Here are the tips that helped me:

  • Shop around – which shops has the best deals? I often just shopped where it was most convenient, buying everything at the one supermarket. This meant that I was paying a lot of money each week. To combat this I began to suss out where provided the best produce. What I found was that I could do a cheaper shop by going to a few different shops. Lidl was cheap, within walking distance and had a great range of fresh vegetables and meat, Tesco had deals on most household products and fish, and being close to town mean that I could also bulk buy things from Home Bargains.
  • Save money on your bills There are a couple of ways to save on your bills, you could set up a direct debit – this may give you a discount over all. Be smart about your bills, when do they reach their highest – winter is most likely when your heating bill will go up. Is it therefore cheaper to run your heating at night? Would you benefit from thicker curtains or draught excluder to keep the heat in?
  • Charity shops are brilliant Dundee has lots a great charity shops, so many that you could probably get everything you need and more. If you are looking for course books then Oxfam Book Shop has all the books you could want and often has the latest editions donated by last year’s students – you could also nip over to St Andrews to Barnardos book shop. For clothes, you may have seen the British Red Cross recently feature in the news for having designer clothes in store.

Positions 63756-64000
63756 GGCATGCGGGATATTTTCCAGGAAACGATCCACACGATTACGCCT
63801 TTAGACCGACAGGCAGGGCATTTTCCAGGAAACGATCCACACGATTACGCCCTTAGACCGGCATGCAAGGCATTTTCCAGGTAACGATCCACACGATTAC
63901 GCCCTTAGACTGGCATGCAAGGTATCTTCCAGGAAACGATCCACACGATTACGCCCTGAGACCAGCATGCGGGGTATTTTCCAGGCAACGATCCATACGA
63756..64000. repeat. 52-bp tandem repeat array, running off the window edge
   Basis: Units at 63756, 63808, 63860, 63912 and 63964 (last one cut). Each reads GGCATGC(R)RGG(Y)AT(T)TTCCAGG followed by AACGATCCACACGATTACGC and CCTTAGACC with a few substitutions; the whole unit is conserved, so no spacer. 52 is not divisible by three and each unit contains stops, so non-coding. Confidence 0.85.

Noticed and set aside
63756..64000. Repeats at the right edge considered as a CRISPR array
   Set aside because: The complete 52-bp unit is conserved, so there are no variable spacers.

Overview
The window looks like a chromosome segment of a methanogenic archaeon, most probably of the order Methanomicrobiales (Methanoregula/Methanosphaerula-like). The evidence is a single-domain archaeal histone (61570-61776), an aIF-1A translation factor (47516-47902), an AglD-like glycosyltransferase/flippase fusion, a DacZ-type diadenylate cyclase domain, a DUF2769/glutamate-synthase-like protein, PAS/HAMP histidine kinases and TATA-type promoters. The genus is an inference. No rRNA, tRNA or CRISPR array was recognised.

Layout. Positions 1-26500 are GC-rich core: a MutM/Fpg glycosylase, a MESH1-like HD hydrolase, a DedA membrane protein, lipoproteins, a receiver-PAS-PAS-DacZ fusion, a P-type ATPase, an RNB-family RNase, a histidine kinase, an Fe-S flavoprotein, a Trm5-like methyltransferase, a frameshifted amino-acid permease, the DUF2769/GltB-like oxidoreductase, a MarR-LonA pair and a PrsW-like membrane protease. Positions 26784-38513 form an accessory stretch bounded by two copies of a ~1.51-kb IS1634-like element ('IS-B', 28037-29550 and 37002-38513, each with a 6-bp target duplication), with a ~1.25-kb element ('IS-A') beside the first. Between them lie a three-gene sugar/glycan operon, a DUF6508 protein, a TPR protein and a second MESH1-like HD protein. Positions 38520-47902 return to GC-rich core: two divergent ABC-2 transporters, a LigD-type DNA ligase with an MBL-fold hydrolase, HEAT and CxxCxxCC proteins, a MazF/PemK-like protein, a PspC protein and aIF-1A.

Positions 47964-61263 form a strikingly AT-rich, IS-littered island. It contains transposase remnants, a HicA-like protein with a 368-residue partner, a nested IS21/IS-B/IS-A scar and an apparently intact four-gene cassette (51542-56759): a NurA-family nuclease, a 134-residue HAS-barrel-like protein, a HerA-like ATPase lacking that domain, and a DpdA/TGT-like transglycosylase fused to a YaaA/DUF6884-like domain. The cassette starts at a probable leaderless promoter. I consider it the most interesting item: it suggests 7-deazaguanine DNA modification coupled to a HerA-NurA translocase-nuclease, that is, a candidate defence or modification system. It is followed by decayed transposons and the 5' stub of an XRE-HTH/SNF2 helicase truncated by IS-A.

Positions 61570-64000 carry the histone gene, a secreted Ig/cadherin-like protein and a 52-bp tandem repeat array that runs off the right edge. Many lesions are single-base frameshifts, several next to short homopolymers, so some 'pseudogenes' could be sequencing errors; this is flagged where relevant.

• Share resources with your fellow students Some time you have a piece of course work to do but there is only one book in the library about it, and ten of your classmates are doing the same topic. One way to tackle this is to scan the key chapters and share the copies online with them, this allows for you to share the cost of the scanning, means you don’t have to buy a new book for just one chapter and that you can get on with the essay.
  • Make meals that will feed you more than once Make casseroles, soups, pasta bakes, anything that uses little ingredients but makes lots of portions. You can then freeze the leftovers and fill your freezer. That way you always have food in the freezer and something quick to make for tea.

Meet the Student Funding Unit


Student Funding Unit Team – Sharon, Josie, Ann & Fiona

Who are they? Student Funding Unit, University of Dundee

What do they do? Support current students with financial support, tips and advise.

Where do you live? Ground Floor of the OTI (Old Technical Institute – next to the Tower)

Where can I find more information? The Student Funding Website and Newsletter which are full of tips, events and how to apply for their discretionary funds, emergency assistance, childcare funds and Lone Parent Childcare Grant.

Why should students use this service? Student Funding are there to support students in a range of financial areas – financial issues are stressful and can lead to a number of other issues. Therefore student funding provide tips, advise, run workshop, drop in sessions and can also assist with saving money.

What’s coming up?
National Student Money Week 2017 – February 6th to 9th – Campus Green and DUSA.
Deadline for RUK Scholarships & Bursaries – 20th February
Deadline for Discretionary Fund – March 14th



Ground Level, Support Hub, OTI Building (building 7 on campus map)